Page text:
DETAILED DESCRIPTION OF THE INVENTION

The present invention is directed to a medical device, which includes a flexible outer tubular member, e.g., a flexible catheter, having proximal and distal ends. As used herein, the proximal end of a component of the medical device is the end closest to the administering physician during normal use, and the distal end is the end of the component farthest away from the administering physician, e.g., the end closest to the target site, during normal operation. A flexible inner member is slidably and coaxially received within the outer tubular member. The inner member includes a flexible member, e.g., a flexible stylet, housed within the proximal end of the outer tubular member; a first spring member or section having proximal and distal ends and being oriented adjacent the distal end of the outer tubular member; and a second spring member or section oriented between the stylet and the first spring section. A retractable hollow needle member is coupled to the distal end of the first spring section. The device has a retracted position wherein the needle member is retractably housed within the outer tubular member; a first extended position wherein the needle member is at least partially deployed beyond the distal end of the outer tubular member, and wherein the second spring section is in an uncompressed state; and a second extended position wherein the needle member is at least partially deployed and wherein the second spring section is in a compressed state. The medical device is particularly suited for use with an endoscope. The device can be inserted into a patient's orifice and flexibly directed to a target site, e.g., a tumor, within the patient's body. Once at the target site, the needle in the medical device can be extended to pierce the target site in order to obtain a biopsy and/or fluid sample from the target site. The second extended position provides a substantially rigid distal end region in the medical device whereby effective penetration of the target site can be readily achieved.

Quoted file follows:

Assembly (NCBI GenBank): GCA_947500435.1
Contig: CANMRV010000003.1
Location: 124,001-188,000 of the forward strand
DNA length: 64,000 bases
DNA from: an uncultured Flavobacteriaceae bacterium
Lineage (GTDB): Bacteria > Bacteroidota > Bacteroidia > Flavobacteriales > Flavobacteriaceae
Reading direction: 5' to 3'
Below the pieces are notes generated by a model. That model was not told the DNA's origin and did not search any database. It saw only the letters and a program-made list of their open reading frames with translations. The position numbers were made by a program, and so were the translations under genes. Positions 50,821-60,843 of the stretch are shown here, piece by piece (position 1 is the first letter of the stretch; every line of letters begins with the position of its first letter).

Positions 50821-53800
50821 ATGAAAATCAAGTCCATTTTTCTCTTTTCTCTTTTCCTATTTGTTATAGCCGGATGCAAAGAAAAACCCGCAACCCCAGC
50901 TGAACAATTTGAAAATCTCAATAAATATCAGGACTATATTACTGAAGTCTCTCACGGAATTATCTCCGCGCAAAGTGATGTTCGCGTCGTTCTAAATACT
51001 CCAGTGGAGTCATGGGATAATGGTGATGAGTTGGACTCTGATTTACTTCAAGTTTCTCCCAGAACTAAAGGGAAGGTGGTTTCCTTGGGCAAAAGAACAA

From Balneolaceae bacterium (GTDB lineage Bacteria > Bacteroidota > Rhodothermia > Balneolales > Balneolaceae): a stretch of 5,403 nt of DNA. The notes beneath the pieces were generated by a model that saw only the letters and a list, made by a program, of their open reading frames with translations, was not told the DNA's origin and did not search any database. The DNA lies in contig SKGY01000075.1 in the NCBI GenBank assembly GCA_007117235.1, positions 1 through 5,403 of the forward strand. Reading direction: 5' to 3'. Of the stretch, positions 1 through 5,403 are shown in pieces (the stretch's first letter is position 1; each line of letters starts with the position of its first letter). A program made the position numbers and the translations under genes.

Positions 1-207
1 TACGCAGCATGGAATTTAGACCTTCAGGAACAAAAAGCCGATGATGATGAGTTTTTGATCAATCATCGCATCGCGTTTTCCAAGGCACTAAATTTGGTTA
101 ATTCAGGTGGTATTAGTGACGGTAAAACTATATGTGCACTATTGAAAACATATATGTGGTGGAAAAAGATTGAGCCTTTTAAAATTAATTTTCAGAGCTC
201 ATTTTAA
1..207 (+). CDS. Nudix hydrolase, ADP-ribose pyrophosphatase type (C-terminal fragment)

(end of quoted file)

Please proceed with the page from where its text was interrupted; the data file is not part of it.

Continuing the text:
FIG. 1 is representative of one exemplary embodiment of the present invention. As shown in FIG. 1, the biopsy collection assembly 10 generally includes an outer catheter 12, a metal tip 14 fixed to the distal end 16 of catheter 12, and a specimen collection member such as, for example, a rigid hollow needle 18 coaxial with tip 14. In addition to hollow needle 18, the specimen collection device could include a brush, a spoon-shaped needle, a needle with a variety of end configurations or an open side wall in which tissue could be harvested for subsequent study. A flexible stylet 20 is slideably received within catheter 12 for a purpose which will become clearer from the discussion below. The distal end 16 also preferably includes first and second spring sections, 220 and 224, respectively, which are described in more detail with reference to FIGS. 2–4. The proximal end of the second spring section 224 is securely attached to the stylet 20 with a coupling member 234.